Wednesday, February 17, 2010

Birds of a Feather Symposium

There's a fun event going on next week at the Dudley Bailey Library in Andrews Hall at University of Nebraska-Lincoln! It's called: “BIRDS OF A FEATHER (or: A FOWL UNDERTAKING?)” It's basically a colloquium that's all about birds, place-based, and eco-critical exploration. (I once wrote a paper about birds in The Crane Wife by The Decemberists. I am all over this scholarly approach to birds thing.)

The symposium will take place at the Bailey Library, February 26, 2010, 2:30 p.m. – 4:30 p.m.

Some speakers, (from the email they sent out):

Dr. Jeffrey Karnicky, Assistant Professor of English at Drake University and author of Contemporary Fiction and the Ethics of Modern Culture, will present from his work-in-progress, “Scarlet Experiment: Human-Bird Interactions in America,” which makes a wide swath from Audubon, Thoreau, and Dickinson to Roger Tory Peterson and Ken Kaufmann. His talk explores the limits of a system of ethical thought that seeks to engage birds as cognitive beings.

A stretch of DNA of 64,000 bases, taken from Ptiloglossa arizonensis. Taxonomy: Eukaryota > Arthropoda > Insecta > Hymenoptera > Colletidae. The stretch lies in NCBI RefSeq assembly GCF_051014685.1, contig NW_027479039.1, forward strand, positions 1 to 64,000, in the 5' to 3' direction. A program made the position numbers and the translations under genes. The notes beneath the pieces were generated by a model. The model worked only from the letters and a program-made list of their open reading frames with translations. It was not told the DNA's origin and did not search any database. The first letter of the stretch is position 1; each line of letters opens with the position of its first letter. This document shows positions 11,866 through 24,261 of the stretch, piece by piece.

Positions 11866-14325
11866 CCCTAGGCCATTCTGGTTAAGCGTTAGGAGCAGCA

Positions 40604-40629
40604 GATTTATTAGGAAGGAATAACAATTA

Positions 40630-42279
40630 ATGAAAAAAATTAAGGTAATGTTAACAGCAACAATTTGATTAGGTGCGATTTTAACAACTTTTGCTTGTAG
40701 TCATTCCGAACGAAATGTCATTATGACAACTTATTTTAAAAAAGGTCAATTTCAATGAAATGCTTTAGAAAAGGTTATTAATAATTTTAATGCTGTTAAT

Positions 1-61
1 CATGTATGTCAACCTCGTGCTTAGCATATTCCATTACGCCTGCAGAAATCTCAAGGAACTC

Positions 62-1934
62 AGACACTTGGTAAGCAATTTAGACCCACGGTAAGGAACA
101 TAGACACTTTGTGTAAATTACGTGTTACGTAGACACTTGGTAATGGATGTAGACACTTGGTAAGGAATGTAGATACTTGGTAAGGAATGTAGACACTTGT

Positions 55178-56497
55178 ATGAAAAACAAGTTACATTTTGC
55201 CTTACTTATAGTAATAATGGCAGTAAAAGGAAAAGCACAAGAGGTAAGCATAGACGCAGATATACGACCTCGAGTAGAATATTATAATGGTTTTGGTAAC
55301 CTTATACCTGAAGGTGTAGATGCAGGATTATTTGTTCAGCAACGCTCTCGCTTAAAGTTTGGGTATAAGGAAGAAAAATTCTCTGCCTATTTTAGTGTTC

Dr. Thomas Gannon, Associate Professor of English and Ethnic Studies at UNL, will read from his recently published book, Skylark Meets Meadowlark: Reimagining the Bird in British Romantic and Contemporary Native American Literature, in which he perceives a recent egalitarian, even familial, re-connection with other species that transcends the oh-so-human poetic projections of centuries, as evidenced in the work of recent Native American poets.

Andrea Comiskey Lawse, 3rd-year Ph.D. candidate in English at UNL, brings an interest in dietary theory and criticisms of taste to the table, exploring, for instance, whether the discourse of a Western “Culture of Taste” has helped establish an informal ornithological taxonomy of songbird versus fowl, of noble bird of prey versus despised carrion-eater.

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